Hubbard, Wayne David

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Death Throes of the Broken Clockwork Universe by Wayne David Hubbard

This poetry collection illustrates journeys through physical space and abstract worlds of emotion. Combining choreological precision with playfulness, readers enter the mind’s eye of a poet standing along the shoreline of powerful forces that shape all lives: time, place, and love. This spare book offers strong, memorable imagery and questions that will delight thoughtful readers.

Isaac, Donna

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Poetry Collections by Donna Isaac

Donna Issac sprinkles the details of everyday life into her poems. Her work covers shares artifacts from her upbringing in the south, Appalachian music and culture, the influences of a Catholic mother and formative landscapes. Readers get vivid language about things like Pinesol and tile, de-tasseling corn, slopping hogs, canning tomatoes, and more. In her collection Persistence of Vision she gives homage to Charlie Chaplin and honors her love for movies as well as the stories behind movies.

Nahal, Anita

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Poetry Collections by Anita Nahal

Anita Nahal’s work challenges all stereotypes of womanhood and champions the causes of marginalized people: women, men, transgender, children, people living with disabilities, survivors of violence and others. The passion of her voice in the sharp vignettes of poetry gathers those harshly cast aside and urges them to rise with confidence in a collective march for justice. Her prose poems have been called “acutely observant, reflective and piquant … unabashed about the conflicting emotions of  “belonging” and “unbelonging.”

Silverstein, Clara

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Secrets in a House Divided, a novel by Clara Silverstein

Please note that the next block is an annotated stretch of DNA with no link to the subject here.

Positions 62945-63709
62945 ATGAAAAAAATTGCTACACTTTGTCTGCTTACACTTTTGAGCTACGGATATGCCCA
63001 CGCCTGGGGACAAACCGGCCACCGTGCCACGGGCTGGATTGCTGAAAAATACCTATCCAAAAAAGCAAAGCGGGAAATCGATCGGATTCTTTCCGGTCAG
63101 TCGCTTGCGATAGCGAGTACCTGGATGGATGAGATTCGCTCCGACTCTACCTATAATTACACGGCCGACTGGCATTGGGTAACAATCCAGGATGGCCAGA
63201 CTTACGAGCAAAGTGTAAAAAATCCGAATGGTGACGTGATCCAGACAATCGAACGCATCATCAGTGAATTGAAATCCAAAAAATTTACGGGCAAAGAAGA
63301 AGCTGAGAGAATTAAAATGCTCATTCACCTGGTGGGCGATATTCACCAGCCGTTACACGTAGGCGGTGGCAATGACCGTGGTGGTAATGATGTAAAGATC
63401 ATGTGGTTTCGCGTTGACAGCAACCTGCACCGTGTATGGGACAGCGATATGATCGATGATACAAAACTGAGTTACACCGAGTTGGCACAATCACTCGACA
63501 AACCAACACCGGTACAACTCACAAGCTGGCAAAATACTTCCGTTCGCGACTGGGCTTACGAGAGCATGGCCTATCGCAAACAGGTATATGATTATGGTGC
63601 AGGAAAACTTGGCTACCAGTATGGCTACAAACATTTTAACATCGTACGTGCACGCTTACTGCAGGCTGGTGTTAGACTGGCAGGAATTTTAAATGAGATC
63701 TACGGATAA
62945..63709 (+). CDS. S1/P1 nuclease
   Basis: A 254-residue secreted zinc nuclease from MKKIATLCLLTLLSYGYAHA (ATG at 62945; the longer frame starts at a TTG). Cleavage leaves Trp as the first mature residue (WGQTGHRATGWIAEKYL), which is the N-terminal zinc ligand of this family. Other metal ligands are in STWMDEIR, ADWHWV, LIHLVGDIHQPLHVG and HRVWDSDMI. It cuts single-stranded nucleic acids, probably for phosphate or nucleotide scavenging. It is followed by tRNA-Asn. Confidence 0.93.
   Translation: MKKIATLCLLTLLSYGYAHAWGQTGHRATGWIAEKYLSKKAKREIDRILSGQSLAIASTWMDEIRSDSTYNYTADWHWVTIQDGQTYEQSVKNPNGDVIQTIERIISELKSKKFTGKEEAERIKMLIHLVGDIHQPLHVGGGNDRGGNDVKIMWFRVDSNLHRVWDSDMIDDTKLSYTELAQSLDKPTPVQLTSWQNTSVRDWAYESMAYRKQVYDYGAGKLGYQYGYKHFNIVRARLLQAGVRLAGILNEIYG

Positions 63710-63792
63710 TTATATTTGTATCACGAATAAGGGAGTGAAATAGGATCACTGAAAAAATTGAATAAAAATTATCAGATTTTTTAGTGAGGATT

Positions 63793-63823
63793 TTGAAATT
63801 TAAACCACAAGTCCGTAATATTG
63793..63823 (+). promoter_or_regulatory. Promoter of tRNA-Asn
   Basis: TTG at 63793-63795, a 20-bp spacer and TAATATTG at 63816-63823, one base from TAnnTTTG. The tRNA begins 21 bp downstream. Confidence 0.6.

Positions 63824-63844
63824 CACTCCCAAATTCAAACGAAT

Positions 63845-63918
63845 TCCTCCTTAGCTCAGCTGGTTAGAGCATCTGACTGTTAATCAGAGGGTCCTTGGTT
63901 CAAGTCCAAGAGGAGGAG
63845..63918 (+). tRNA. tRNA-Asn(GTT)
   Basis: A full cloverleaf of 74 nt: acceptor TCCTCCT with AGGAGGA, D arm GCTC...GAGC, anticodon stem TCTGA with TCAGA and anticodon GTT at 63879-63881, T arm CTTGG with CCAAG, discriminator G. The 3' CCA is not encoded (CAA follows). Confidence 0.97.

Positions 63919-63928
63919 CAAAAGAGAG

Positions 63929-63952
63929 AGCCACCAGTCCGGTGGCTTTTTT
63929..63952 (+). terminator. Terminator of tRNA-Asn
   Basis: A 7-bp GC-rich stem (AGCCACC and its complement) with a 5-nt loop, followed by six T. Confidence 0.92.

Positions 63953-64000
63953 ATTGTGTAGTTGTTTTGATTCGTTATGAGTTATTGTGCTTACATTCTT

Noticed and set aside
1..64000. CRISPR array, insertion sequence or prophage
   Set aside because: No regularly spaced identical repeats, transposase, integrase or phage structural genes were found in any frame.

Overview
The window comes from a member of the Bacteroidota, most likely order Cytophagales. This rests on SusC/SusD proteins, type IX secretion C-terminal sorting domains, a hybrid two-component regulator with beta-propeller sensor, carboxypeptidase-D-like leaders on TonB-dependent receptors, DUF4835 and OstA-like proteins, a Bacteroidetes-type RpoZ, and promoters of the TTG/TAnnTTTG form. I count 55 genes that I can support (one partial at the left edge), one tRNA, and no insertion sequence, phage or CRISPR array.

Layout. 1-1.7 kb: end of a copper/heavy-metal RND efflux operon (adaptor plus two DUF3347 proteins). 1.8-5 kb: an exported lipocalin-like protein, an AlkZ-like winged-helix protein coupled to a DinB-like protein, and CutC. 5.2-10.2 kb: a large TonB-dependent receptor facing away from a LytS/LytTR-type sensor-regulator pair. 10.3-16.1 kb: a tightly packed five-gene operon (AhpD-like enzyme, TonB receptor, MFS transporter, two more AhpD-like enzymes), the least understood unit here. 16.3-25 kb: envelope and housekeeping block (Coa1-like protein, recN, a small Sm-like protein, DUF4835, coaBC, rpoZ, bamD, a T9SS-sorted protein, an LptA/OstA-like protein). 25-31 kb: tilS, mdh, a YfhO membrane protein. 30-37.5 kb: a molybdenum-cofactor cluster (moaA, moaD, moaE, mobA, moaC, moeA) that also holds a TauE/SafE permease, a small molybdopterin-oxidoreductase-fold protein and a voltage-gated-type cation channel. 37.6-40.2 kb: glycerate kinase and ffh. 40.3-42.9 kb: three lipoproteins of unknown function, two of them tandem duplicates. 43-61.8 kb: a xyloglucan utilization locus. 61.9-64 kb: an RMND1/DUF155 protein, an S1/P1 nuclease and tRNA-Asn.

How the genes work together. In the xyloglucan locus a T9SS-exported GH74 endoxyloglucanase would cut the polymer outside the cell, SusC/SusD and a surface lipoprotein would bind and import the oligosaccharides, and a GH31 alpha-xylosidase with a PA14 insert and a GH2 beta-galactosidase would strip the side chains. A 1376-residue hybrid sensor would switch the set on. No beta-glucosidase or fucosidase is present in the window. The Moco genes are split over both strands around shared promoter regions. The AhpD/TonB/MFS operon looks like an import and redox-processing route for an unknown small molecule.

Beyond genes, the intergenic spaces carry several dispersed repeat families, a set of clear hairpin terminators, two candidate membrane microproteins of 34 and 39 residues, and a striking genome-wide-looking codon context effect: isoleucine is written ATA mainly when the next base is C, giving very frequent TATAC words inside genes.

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Told in historically rich, poetic detail, this novel, set in Richmond in the final year of the Civil War, tells the story of two women who face increasingly fraught risks and consequences in their lives on the home front. Each one endures unimaginable hardships, fighting to protect what she holds most dear. The war drives the complicated bonds between husbands and wives, parents and children, masters and enslaved people, to a flash point. As Richmond veers towards its inexorable fall to the Union army, the novel exposes the forces behind the upheaval whose echoes continue today.

Wilbur, Frederick

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Poetry Collections by Frederick Wilbur

Frederick Wilbur’s collections explores universal themes derived from rural living, family dynamics, and the dignity of work and using hand tools for woodcarving. He relies on imagery derived from the natural landscape and country life to explore human relationships. His poems, written mostly in free verse and sonnets, often have a twinge of social commentary while acknowledging contemporary issues.

Woodcock, Diana

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Poetry Collections by Diana Woodcock

Whether you are diving into Diana Woodcock's ecopoetry or following her exploration of Christina Georgina Rossetti's mandate to "Tread softly! All the earth is holy ground," her work calls on everyone to revere the natural world as a way of showing reverence for God.